“Overseas clients and consumers are sophisticated, and that has offered us the chance to really try and push the bar in ways that would be prohibitive in America,” Goddard adds, citing the massive costs associated with constructing projects like Galaxy and the Ring of Life. “It’s our job and our responsibility to advance the medium. Too many designers are held back by antiquated ideas established decades ago. Working in emerging markets where construction costs are lower and clients are desperate to stand out has truly made this one of the most exciting periods our industry has ever experienced.” • • •

international expositions Gordon Linden

the state of the art in 2013 By Gordon Linden


ith two Asian world expos now past – the 3-month Yeosu Expo 2012 in Korea, and Shanghai, China’s huge, 6-month Expo 2010 - the largest international exposition in history with an attendance of over 70 million, breaking the attendance record held for over forty years by Osaka, Japan’s Expo ’70 – all eyes are on Milan, Italy’s plans to host Expo 2015. Buffeted by strong headwinds in the aftermath of the global financial meltdown and by domestic political upheaval, Milan now appears to be picking up organizational momentum and has signed up 118 official participants as of January, 2013. In a sign of the times, the first corporate participant announced is not a home-grown Italian company, but rather a Chinese real estate development company. Next up after Milan: Astana, Kazakhstan has been selected – beating out Liege, Belgium - to host the next smaller, 3-month expo in 2017. Kazakhstan, the world’s ninth largest country by land area, became independent from the Soviet Union in 1990, and Astana was designated to become the new country’s capital in 1995. Bolstered by economic wealth from oil, numerous projects have been undertaken to make the city not only the capital of Kazakhstan, but also of Central Asia.

Edmonton, Canada had been a favored candidate for 2017, but after several years of studies, with mostly favorable community support throughout the process, abruptly dropped out of the bidding when the Premier of Canada announced that Her Majesty’s Government (i.e. the national Government) would not support the bid. November 2012 was a busy month for the five cities bidding to host Expo 2020. Dubai, UAE; Izmir, Turkey; Sao Paulo, Brazil; Ayutthaya, Thailand; and Yekaterinburg, Russian Federation all submitted large bid books (in excess of 600 pages each) in their quest to host the next big Expo. A decision as to which city will be approved by the BIE (the Bureau of International Expositions, the treaty organization which oversees the sanctioning process and promulgates and administers the procedures which govern hosting Expos) will be made in November 2013. So, with all of this activity, it appears that the practice of hosting world’s fairs is thriving, and that nations and cities around the world continue to see value in this exercise in cultural exchange and nation branding whose history dates back over a hundred years to the Crystal Palace Exposition (the first world expo, held in London, England in 1851). Taking a long view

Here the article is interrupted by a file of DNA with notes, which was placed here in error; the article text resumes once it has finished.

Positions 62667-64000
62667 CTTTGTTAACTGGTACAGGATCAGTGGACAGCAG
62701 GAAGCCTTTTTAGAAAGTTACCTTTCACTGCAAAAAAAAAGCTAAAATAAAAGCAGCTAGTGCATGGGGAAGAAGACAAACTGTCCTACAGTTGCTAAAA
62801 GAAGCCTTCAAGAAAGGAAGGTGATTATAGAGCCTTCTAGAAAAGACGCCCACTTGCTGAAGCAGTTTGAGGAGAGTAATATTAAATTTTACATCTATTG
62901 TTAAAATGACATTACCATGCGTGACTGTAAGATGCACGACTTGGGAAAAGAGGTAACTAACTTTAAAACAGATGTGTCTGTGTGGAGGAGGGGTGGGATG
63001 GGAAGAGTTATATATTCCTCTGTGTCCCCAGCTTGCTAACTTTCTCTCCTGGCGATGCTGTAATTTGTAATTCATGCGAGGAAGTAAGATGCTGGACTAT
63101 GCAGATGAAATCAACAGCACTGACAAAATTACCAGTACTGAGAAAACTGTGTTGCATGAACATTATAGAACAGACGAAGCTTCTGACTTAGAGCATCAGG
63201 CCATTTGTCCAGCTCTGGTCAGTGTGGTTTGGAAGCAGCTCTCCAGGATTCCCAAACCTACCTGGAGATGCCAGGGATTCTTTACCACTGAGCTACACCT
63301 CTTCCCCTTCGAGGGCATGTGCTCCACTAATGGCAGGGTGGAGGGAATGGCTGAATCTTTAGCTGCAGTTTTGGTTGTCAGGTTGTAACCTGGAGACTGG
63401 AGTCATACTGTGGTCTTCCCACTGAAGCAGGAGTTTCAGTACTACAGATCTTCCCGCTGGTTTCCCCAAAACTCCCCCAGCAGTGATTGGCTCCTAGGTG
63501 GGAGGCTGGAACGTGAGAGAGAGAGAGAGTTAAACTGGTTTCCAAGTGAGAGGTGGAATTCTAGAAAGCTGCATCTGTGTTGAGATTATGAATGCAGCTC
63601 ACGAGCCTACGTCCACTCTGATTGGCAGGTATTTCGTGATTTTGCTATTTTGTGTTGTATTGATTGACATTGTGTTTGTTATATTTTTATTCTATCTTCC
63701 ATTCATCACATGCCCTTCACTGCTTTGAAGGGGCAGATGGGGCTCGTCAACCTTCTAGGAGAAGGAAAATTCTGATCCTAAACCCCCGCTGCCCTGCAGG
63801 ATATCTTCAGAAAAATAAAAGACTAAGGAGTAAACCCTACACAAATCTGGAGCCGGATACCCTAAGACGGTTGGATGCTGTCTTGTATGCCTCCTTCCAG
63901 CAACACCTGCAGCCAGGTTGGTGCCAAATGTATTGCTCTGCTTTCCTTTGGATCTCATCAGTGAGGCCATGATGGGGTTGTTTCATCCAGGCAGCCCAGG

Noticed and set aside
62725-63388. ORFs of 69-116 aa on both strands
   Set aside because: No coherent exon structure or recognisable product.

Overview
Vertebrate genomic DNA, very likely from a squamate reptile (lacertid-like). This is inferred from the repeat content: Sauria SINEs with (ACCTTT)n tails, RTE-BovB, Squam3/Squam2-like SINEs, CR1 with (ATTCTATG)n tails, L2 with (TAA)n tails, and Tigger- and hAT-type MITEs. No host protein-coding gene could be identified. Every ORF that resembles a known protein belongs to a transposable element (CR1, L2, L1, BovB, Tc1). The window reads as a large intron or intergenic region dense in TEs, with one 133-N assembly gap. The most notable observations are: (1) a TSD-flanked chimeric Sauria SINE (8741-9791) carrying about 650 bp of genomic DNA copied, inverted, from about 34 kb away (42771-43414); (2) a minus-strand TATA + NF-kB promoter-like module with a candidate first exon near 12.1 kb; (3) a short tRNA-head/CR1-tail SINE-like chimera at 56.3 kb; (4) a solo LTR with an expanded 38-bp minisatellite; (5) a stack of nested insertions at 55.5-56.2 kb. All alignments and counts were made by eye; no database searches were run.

of the Expo medium in the context of megaevents, several developments and trends can be cited as having influenced modern day practices and outcomes: Geographical location: After Brussels’ Expo ’58 resumed the practice of hosting expos after a hiatus of several years during WWII, there were a number of the events held in North America, mostly in the U.S., with two in Canada (Montreal ’67 and Vancouver ’86). Vancouver 86 was the last one to have been held in North America, and since then, Europe and Asia, including Australia, have been the primary promoters and hosts of expos. With the selection of Astana over Liege, it appears that the BIE’s internal site selection criteria - which seek to give recognition to regions that haven’t hosted an Expo recently - is taking hold. BIE membership and international participation trends: The current membership of the BIE stands at 161 countries. This represents a dramatic uptick: as recently as 2002 when

Zaha Hadid’s Master Plan for the Expo 2020 Izmir bid. Courtesy of EXPO 2020 Izmir and Zaha Hadid Architects


West 8, landscape architects, envisions a large park as the legacy of Izmir’s Expo 2020. Courtesy of EXPO 2020 Izmir and Zaha Hadid Architects Shanghai 2010 was sanctioned, membership stood at just 88. With the membership of the United Nations at 192 nations, the BIE could, arguably, add another 30 members in the future. This historically high level of membership has important bearings on participation at expos and the sanctioning process. Since Spain’s Expo in Seville in 1992, there hasn’t been a world’s fair that has attracted fewer than 100 nations. While this is an impressive statistic and speaks to the increasingly international nature of Expos, it should be borne in mind that many of the newer members of the BIE are relatively small nations and may be characterized, from many points of view, as developing countries. Thus, while the number of participants at Expos has gone up, the average size of the exhibits has gone down. From a qualitative point of view, the visitor experience at a modern day Expo is not the same as it was 20 years ago when fewer, larger – not to mention, more expensive – exhibits were on view. In the spirit of assisting smaller, economically disadvantaged countries to participate, the BIE now requires bidders for future events to provide an accounting of the amount and types of support and assistance, such as transportation, accommodations, etc. that will be available to them in the role of Expo host. While financial assistance has been a factor in the past, this current requirement gives greater transparency to the practice, while formalizing additional financial requirements on a prospective host country which, in the past, were negotiable. A final issue arising from the increased level of BIE membership is the approval process. The basic method by which a host city is selected is